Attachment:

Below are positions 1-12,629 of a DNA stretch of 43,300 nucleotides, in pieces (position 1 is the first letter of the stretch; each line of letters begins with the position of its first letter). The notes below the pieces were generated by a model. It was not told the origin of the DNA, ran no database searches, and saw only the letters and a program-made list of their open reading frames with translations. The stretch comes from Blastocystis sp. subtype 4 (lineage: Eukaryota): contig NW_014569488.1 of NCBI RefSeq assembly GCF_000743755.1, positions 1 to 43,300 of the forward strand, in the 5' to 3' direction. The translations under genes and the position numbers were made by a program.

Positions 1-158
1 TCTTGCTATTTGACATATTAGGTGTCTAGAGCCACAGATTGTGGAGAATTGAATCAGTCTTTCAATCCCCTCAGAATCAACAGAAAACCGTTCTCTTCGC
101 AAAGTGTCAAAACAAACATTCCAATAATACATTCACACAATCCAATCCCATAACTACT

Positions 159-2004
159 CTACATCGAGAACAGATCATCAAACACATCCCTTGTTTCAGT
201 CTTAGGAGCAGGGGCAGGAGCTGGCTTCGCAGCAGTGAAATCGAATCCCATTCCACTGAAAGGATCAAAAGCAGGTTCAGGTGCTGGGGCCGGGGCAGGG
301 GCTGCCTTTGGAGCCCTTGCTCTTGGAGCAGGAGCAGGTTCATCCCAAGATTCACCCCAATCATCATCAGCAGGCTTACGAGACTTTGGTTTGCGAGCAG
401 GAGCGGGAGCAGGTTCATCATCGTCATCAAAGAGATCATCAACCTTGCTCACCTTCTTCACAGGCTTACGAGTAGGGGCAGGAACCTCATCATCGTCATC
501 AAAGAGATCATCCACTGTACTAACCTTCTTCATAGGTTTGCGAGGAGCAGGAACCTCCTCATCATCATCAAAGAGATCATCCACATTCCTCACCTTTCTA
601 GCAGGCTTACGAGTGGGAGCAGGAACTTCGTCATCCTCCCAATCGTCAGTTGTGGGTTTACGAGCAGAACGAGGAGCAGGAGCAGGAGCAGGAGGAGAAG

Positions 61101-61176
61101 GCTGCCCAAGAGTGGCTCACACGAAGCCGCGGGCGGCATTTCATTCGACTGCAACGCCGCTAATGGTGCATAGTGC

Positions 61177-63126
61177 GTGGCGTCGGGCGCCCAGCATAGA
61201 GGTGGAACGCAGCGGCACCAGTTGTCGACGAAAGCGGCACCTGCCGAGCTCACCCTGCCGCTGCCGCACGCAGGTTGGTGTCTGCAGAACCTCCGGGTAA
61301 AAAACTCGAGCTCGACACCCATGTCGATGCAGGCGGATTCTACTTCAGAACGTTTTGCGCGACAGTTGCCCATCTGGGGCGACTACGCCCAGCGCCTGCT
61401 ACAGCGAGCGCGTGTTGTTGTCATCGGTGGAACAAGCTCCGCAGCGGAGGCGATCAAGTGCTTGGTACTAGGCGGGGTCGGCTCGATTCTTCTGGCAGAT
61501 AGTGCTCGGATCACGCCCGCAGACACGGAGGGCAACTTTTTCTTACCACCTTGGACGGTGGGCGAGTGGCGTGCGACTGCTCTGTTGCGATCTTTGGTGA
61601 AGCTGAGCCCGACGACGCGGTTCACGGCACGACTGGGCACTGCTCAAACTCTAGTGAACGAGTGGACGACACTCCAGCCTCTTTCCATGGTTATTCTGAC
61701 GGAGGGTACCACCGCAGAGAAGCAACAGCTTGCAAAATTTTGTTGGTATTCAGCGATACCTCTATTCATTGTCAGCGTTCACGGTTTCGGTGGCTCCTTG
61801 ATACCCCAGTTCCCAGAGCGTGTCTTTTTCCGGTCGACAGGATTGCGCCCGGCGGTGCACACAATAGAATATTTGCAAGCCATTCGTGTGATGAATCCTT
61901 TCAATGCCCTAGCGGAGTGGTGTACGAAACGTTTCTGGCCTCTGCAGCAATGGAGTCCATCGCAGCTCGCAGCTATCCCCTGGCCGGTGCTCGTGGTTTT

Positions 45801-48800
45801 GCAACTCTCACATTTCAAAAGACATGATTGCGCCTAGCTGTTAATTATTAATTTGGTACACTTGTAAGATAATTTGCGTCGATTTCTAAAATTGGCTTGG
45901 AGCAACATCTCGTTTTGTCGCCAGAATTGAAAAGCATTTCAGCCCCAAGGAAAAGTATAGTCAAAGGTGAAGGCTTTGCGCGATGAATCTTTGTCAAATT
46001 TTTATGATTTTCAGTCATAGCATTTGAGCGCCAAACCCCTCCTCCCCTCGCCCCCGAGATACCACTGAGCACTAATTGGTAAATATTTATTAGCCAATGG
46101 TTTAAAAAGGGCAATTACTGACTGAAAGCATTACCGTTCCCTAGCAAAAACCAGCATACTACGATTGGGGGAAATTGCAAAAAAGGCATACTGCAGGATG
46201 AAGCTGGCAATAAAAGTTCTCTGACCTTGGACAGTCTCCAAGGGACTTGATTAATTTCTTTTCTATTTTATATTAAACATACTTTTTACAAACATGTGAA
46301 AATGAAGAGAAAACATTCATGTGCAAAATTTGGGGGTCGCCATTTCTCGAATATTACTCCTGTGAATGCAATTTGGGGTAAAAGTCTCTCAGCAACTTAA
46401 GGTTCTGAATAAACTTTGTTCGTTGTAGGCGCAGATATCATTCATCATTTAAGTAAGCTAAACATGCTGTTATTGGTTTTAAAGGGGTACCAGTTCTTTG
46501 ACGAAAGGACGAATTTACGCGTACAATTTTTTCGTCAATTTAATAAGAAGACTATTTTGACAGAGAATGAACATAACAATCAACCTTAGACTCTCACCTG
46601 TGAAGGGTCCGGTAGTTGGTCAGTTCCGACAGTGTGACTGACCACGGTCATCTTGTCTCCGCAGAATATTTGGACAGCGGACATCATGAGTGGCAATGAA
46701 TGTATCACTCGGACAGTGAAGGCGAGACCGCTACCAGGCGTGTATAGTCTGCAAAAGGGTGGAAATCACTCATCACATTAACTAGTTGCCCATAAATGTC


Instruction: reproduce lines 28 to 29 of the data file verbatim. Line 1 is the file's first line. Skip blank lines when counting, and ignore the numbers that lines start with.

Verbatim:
46101 TTTAAAAAGGGCAATTACTGACTGAAAGCATTACCGTTCCCTAGCAAAAACCAGCATACTACGATTGGGGGAAATTGCAAAAAAGGCATACTGCAGGATG
46201 AAGCTGGCAATAAAAGTTCTCTGACCTTGGACAGTCTCCAAGGGACTTGATTAATTTCTTTTCTATTTTATATTAAACATACTTTTTACAAACATGTGAA